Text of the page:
Looking at the standard deviation, we also see that amongst forwards we see a higher spread in the distribution of xGF20. This too makes sense intuitively from my point of view: defensemen tend to have less control over offensive results than forwards as they generate a smaller percentage of the offensive opportunities (Corsi events). In addition, they tend to play with a wider range of teammates than forwards (they’ll play with both grinders and goal-scorers) which will tend to even out their results.

So we know that our metric looks to provide reasonable results and passes the eyeball test-the players we see at the top and bottom are, broadly speaking, the players we expect to see. The next thing we need to look into is how repeatable our new metric is. When we looked at repeatability above, we looked at how well the 3-year period from 2007-2010 was able to predict the 3-year period from 2010-2013. But this isn’t really practical from a player evaluation point of view-we won’t always have 6 years of data to make judgements with. A better method is to look at how consistent our metric is year-over-year.

xGF20 Year-to-Year Comparison - Forwards

xGF20 Year-to-Year Comparison – Forwards

Looking at the forwards we see that the year-over-year correlation is actually quite strong at R = 0.71. This is in-line with the high degree of repeatability that we saw earlier with our 3 year forward metric correlations, so we haven’t actually “lost” any information with our new metric.

xGF20 Year-to-Year Comparison - Defensemen

xGF20 Year-to-Year Comparison – Defensemen

For defensemen we see a bit more regression towards the mean, with an overall year-over-year correlation of 0.41. While this isn’t a phenomenal number it does reinforce the notion that defensemen have a lot less control over offensive results.

While our new metric does appear to be a reasonably good predictor of future results, it isn’t without issues. First off, it assumes regression towards a mean that’s based only on position. While this might not be as much of an issue for forwards, I suspect it’s more of an issue for defenseman. The shots that players like Erik Karlsson and PK Subban are taking likely have a much different probability distribution than those of stay-at-home defenders like Marc Methot or Josh Gorges. Because of this, our model is very likely undervaluing heavy-offense defenseman, as it regresses them too far towards the wrong mean.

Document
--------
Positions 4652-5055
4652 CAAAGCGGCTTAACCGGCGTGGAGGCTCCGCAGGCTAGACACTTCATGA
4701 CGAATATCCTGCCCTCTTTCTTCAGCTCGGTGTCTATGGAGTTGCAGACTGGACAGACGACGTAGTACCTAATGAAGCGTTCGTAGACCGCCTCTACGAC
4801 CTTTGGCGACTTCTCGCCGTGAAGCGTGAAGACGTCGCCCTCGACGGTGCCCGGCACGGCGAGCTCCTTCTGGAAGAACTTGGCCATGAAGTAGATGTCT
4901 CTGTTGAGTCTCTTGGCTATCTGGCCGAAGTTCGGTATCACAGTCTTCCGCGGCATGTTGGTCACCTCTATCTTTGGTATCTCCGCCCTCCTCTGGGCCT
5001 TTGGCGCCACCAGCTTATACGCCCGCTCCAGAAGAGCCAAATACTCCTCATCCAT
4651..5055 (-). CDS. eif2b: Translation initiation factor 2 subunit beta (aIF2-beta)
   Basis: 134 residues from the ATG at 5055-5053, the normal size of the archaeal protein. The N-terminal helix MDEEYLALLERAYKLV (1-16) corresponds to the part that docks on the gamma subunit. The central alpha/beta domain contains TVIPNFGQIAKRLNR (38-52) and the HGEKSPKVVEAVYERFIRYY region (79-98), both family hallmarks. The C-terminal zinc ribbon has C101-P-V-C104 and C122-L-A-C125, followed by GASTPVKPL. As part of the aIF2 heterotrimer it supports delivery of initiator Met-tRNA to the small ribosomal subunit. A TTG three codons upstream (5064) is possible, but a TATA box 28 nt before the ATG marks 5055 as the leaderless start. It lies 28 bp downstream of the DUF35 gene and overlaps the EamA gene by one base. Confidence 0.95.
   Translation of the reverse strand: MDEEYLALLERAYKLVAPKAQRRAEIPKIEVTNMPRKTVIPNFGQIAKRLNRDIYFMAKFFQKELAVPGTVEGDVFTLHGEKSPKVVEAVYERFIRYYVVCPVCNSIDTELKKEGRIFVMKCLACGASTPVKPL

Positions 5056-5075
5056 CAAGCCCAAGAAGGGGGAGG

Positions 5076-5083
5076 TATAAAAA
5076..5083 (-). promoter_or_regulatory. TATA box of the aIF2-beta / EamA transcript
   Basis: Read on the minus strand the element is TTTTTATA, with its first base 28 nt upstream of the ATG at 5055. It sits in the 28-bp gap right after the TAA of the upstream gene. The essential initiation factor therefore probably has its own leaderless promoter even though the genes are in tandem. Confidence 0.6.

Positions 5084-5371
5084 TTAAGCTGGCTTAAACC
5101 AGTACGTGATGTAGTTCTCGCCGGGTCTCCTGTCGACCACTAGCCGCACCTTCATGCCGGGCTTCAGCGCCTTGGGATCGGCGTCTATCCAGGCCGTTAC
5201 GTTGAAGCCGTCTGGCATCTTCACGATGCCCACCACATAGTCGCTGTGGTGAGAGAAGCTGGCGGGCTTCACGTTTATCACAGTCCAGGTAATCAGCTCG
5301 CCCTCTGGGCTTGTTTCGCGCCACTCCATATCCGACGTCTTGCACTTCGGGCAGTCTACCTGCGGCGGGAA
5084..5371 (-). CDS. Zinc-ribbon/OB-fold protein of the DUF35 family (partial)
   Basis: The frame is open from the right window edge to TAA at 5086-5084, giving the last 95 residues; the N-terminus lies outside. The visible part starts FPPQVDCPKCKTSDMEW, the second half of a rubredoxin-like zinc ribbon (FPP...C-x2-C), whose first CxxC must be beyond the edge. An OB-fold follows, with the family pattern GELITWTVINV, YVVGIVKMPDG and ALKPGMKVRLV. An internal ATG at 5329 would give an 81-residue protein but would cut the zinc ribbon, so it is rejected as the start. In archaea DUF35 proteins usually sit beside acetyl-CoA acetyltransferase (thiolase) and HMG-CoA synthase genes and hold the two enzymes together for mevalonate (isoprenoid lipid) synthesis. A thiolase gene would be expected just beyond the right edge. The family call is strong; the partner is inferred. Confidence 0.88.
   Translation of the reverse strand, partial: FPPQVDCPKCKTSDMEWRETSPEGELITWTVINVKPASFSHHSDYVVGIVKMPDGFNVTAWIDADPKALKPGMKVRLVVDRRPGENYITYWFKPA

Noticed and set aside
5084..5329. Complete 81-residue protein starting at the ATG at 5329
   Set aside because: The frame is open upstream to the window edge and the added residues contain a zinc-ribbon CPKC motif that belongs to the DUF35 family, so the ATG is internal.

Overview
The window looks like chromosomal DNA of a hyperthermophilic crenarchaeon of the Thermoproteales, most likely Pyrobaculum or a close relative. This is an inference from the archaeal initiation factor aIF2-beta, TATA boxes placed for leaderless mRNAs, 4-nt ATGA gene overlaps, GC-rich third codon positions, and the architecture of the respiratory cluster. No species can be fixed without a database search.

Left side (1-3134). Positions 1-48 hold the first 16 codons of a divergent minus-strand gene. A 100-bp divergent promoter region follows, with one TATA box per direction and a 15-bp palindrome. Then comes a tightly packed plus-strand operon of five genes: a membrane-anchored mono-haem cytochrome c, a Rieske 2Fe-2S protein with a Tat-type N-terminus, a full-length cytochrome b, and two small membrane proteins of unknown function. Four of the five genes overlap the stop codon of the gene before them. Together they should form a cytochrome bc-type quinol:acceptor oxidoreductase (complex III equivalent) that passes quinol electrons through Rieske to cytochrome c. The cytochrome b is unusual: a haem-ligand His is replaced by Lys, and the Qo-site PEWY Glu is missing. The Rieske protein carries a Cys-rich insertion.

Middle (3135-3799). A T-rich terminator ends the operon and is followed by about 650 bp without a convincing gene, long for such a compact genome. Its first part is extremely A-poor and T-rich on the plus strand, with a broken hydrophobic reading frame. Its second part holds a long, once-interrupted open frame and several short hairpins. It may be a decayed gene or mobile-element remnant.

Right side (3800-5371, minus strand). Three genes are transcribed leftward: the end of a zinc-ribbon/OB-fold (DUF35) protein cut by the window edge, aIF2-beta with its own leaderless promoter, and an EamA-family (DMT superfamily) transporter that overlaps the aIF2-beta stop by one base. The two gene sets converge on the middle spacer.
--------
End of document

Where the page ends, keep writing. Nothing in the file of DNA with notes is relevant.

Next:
We’ve also only looked at one half of the equation (or less than that, if you count goaltending): none of this work looks at how well players play defense, or what the best way to measure that is. Coming up with a way to estimate xGA20 is a lot tougher, as there’s no easy way to isolate individual contributions when a player doesn’t have the puck. There are certainly ways to come up with a decent estimate but there are often effects beyond just a players teammates (system effects) that are harder to quantify.

There are also issues with using average shooting percentages for teammate’s shots. We may be giving “shot creators” less credit than they deserve, because they may be giving up their own shots for a teammate who’s a better natural shooter. But this is probably a small issue-the consistency in the altruistic and individual contribution metric suggests that this isn’t often the case.

xGF20 isn’t perfect and the numerous revised versions that I’m sure will be coming over the next few months won’t be either. But it is a statistic that does try to capture a bit more information about a player the context that he plays in-his teammates, his shooting ability, and his playmaking ability. And ultimately, the more information we can capture in a statistic and the better we’re able to isolate talent from luck and circumstance, the more likely we are to make good hockey judgements going forward.